A major privacy gaffe saw one of Amazon's Alexa-enabled Echo devices secretly record a private conversation between a married couple from Portland, Oregon, and send it to a random phone contact in Seattle, Washington, Kiro7 reports. Danielle, who wanted her last name kept private, says she received a phone call from one of her husband's Seattle-based employees some two weeks back, with the person in question urging her to unplug all of her Echo devices in the household and asserting the family was "being hacked."
While the couple was first skeptical of the claim, their doubts were quickly dispelled when the caller accurately described their conversation about hardwood floors. No Amazon-made smart gadget in their household gave any indication of recording their exchange or sending it to a third party. "I'm never plugging that device in again because I can't trust it," Danielle said, adding that she "felt invaded." After contacting Amazon, the company confirmed her findings, with one of its artificial intelligence engineers repeatedly apologizing for the ordeal and thanking her for bringing the issue to the company's attention. "He told us that the device just guessed what we were saying," the woman recalled, adding that the official in question did not elaborate on the matter or made any other effort to explain what caused the AI assistant to malfunction in such a manner.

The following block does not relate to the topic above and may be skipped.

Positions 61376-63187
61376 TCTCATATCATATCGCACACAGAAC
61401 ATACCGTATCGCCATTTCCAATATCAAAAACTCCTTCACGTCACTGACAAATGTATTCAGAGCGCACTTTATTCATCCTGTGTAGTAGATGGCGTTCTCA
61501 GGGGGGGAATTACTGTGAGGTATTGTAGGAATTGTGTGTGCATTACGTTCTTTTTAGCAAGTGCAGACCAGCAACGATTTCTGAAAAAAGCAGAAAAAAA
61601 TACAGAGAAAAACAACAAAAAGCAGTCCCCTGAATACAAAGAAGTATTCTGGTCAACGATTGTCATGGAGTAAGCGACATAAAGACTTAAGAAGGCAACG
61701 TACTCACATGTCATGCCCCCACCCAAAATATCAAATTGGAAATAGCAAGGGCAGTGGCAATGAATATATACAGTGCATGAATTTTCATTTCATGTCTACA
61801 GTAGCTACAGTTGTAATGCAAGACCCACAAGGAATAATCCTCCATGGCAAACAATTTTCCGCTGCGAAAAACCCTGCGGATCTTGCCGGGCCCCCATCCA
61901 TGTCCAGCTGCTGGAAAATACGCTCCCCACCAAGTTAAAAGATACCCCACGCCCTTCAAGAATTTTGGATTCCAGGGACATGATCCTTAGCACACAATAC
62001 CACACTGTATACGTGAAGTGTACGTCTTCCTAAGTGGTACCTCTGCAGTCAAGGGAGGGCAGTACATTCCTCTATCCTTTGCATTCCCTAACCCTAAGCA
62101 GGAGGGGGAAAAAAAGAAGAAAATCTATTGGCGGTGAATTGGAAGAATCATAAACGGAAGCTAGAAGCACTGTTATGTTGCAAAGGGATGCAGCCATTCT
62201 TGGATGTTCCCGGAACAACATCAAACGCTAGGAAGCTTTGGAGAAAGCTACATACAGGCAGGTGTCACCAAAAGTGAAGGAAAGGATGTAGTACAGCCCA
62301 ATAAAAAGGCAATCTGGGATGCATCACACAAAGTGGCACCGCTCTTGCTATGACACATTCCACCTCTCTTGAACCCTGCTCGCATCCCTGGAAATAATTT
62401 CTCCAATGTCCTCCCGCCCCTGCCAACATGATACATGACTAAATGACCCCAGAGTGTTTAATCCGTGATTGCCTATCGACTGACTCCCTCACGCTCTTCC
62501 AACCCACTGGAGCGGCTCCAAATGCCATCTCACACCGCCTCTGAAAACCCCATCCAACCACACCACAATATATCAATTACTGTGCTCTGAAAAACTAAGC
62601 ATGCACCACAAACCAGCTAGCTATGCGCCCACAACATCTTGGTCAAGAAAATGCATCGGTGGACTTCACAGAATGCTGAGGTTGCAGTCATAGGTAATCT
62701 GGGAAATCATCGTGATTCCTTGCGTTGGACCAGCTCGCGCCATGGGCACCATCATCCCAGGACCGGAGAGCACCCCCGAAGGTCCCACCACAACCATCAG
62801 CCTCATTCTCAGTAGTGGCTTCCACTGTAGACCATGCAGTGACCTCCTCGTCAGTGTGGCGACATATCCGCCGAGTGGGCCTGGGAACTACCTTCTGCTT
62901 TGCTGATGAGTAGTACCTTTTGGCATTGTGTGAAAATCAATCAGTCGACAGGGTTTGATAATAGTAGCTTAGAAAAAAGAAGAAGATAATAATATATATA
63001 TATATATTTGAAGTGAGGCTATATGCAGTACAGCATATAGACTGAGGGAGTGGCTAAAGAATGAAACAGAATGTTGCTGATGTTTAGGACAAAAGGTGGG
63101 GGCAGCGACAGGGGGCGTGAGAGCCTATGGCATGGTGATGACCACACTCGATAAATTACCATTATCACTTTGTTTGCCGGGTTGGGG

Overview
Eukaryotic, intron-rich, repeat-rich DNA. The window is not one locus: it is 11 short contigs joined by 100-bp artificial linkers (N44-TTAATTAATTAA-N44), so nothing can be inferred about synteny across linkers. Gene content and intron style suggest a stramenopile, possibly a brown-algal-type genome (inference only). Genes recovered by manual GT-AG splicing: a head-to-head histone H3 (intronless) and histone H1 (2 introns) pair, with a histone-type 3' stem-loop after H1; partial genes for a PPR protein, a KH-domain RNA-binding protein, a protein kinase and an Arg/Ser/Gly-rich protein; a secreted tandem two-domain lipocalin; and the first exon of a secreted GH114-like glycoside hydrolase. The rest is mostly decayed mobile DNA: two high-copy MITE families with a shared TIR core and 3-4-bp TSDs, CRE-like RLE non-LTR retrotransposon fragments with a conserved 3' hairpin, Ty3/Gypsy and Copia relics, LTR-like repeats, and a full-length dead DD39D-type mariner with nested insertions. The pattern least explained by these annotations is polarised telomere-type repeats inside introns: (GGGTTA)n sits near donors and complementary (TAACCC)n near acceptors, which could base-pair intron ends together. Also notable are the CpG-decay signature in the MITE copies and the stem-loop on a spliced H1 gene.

The tech giant offered to "de-provision" Alexa while still allowing the family to continue using the home automation features of their Internet of Things setup but the pair refused and pushed for a full refund instead. Amazon denied the request and the situation has yet to be resolved. In a subsequent statement provided to Kiro7, an Amazon spokesperson said the incident happened due to an "an extremely rare occurrence" that the company is working on preventing from happening again. No other similar cases of the firm's speakers spying on users have been reported to date. Earlier this year, numerous individuals were complaining about Alexa malfunctioning in a highly bizarre manner that prompted the digital assistant to randomly laugh at its owners. Amazon also said that issue only occurred in "rare cases" when the helper thought it heard the phrase "Alexa, laugh," having later issued an update that changed the accepted wording of the command to "Alexa, can you laugh" in order to prevent the problem from happening in the future.